Fecal incontinence is the loss of control over the bowels. Some people may have uncontrolled release of just gas and liquid stool. Others have no control over the release of solid waste.
Women are more likely to suffer from this condition than men. Many cases are a result of an injury to the pelvic floor. The pelvic floor is a group of muscles that support pelvic organs. Injury can happen through complications from childbirth . Other causes include:
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This condition is more common in older adults.
Risk factors include:
The main symptom is the inability to control bowel movements, which leads to leakage of solid or liquid stool.
Call your doctor if you have fecal incontinence. Your doctor can help find the underlying cause.
You will be asked about your symptoms and medical history. A physical exam will be done. Your doctor may send you to a specialist, such as a:
Your bodily structures may need to be viewed. This can be done with:
The pressure of your anal canal may need to be checked. This can be done with anorectal manometry.
Talk with your doctor about the best plan for you. Options include:
Your doctor may suggest changes to your diet. You may be referred to a nutritionist for diet ideas. Examples of dietary changes include:
A bowel movement schedule can also train your bowels. For example, you can pick several times throughout the day to try to go to the bathroom such as after meals.
Learn how to do Kegel exercises . These exercises help strengthen the pelvic floor muscles.
Surgical procedures may be used to treat this condition when other treatments have failed. Examples include:
To help reduce your chance of getting fecal incontinence, take the following steps:
International Foundation for Functional Gastrointestinal Disorders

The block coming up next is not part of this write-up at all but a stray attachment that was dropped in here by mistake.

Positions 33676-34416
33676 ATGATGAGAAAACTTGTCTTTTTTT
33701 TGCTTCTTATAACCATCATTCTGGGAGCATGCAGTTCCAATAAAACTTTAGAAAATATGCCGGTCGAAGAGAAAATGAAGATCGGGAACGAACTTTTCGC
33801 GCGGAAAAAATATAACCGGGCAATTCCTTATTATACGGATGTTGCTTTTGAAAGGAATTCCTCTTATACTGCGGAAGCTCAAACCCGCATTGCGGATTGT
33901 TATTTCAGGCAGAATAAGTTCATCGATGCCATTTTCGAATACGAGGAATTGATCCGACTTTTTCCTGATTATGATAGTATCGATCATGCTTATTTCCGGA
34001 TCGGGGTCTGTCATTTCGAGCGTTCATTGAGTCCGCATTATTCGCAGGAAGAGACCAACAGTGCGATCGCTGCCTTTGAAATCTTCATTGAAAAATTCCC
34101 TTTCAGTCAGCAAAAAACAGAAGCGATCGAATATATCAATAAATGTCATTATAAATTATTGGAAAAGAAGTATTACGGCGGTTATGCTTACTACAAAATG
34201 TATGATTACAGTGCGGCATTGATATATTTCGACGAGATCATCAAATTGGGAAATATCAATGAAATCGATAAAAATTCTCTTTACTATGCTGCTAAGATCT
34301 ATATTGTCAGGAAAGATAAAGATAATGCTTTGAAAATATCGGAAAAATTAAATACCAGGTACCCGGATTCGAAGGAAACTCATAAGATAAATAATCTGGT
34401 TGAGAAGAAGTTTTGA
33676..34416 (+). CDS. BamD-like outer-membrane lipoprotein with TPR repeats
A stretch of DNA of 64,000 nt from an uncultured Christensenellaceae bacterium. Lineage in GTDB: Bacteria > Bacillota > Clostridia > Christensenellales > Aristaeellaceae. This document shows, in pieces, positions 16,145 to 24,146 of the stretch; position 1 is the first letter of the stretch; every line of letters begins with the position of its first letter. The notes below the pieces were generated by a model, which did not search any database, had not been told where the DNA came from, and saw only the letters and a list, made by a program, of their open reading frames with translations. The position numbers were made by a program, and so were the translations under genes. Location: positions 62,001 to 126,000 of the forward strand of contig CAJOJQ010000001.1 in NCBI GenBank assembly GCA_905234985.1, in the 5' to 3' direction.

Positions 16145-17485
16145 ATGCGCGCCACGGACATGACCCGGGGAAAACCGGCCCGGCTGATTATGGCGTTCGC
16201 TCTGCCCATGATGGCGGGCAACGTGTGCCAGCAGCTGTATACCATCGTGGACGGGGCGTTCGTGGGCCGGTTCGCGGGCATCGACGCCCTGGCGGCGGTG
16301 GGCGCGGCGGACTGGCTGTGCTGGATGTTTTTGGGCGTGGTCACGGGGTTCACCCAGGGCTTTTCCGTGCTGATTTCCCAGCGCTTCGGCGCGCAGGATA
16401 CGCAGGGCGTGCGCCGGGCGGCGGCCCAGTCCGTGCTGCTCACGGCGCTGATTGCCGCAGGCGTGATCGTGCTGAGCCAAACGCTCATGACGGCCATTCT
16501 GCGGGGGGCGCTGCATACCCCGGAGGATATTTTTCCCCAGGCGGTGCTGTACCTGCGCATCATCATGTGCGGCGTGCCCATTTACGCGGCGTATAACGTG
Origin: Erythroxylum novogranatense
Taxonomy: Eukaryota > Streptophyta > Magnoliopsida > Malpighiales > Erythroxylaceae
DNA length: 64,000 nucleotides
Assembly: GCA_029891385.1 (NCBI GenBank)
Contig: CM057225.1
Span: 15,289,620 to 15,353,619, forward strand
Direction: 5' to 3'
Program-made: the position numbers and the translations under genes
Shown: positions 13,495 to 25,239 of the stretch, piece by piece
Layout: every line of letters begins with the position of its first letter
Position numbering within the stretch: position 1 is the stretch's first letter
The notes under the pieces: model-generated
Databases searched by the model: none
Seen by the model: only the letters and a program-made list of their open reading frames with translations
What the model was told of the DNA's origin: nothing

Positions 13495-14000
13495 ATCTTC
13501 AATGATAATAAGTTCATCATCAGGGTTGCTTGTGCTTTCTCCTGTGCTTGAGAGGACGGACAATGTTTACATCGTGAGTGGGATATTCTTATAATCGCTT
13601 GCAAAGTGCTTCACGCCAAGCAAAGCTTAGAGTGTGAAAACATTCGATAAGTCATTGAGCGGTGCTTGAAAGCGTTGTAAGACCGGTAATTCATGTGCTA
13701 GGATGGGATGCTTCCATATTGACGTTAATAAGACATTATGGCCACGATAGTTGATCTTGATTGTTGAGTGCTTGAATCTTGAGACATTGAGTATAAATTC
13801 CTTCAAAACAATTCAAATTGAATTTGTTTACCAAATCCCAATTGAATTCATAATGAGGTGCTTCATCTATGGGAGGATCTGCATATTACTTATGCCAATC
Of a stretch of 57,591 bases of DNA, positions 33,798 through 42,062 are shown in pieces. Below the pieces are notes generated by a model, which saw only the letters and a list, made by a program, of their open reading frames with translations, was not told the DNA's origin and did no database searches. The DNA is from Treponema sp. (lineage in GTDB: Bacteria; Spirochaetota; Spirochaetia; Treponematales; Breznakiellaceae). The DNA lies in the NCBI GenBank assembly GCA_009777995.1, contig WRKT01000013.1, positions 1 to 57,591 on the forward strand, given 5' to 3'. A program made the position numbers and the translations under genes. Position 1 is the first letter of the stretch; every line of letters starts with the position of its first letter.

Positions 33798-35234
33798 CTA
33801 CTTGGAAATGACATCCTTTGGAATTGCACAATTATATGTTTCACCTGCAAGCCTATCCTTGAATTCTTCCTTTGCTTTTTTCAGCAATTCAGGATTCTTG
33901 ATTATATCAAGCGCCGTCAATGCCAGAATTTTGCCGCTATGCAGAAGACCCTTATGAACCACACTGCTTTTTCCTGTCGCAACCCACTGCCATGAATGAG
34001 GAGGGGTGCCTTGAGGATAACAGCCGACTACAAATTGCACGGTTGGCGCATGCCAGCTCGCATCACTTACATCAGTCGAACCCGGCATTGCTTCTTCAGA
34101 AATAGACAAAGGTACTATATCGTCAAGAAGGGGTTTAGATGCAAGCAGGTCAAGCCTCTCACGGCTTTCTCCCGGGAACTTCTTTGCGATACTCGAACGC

National Institute of Diabetes and Digestive and Kidney Diseases
Canadian Digestive Health Foundation
Canadian Society of Intestinal Research
Fecal incontinence. National Digestive Diseases Information Clearinghouse website. Available at: http://digestive.niddk.nih.gov/ddiseases/pubs/diarrhea/. Updated November 25, 2013. Accessed December 18, 2014.
Fecal incontinence: treatment. American Academy of Family Physicians website. Available at: http://familydoctor.org/familydoctor/en/diseases-conditions/fecal-incontinence/treatment.html. Updated April 2014. Accessed December 18, 2014.
Garg, P, Song J, Bhatia A, Kalia H, Menon G. The efficacy of anal fistula plug in fistula-in-ano: a systematic review. Colorectal Diseases. 2010;12:965-970.
Landefeld CS, Bowers BJ, Feld AD, et al. National Institutes of Health State-of-the-Science Conference Statement: prevention of fecal and urinary incontinence in adults. Ann Intern Med. 2008;148:449-458.
Rectal prolapse. American Society of Colon & Rectal Surgeons website. Available at: http://www.fascrs.org/patients/conditions/rectal_prolapse/. Updated October 2012. Accessed December 18, 2014.
12/4/2009 DynaMed's Systematic Literature Surveillance http://www.ebscohost.com/dynamed: Deutekom M, Dobben A. Plugs for containing fecal incontinence. Cochrane Database Syst Rev. 2009;(4):CD005086.
11/5/2014 DynaMed's Systematic Literature Surveillance http://www.ebscohost.com/dynamed: Pannu HK, Glanc P, et al. ACR Appropriateness Criteria® pelvic floor dysfunction [online publication]. Reston (VA): American College of Radiology (ACR); 2014. 20 p. Available at: http://www.guideline.gov/content.aspx?id=48295#Section420. Accessed November 5, 2014.
Last reviewed December 2014 by Michael Woods, MD
Please be aware that this information is provided to supplement the care provided by your physician. It is neither intended nor implied to be a substitute for professional medical advice. CALL YOUR HEALTHCARE PROVIDER IMMEDIATELY IF YOU THINK YOU MAY HAVE A MEDICAL EMERGENCY. Always seek the advice of your physician or other qualified health provider prior to starting any new treatment or with any questions you may have regarding a medical condition.
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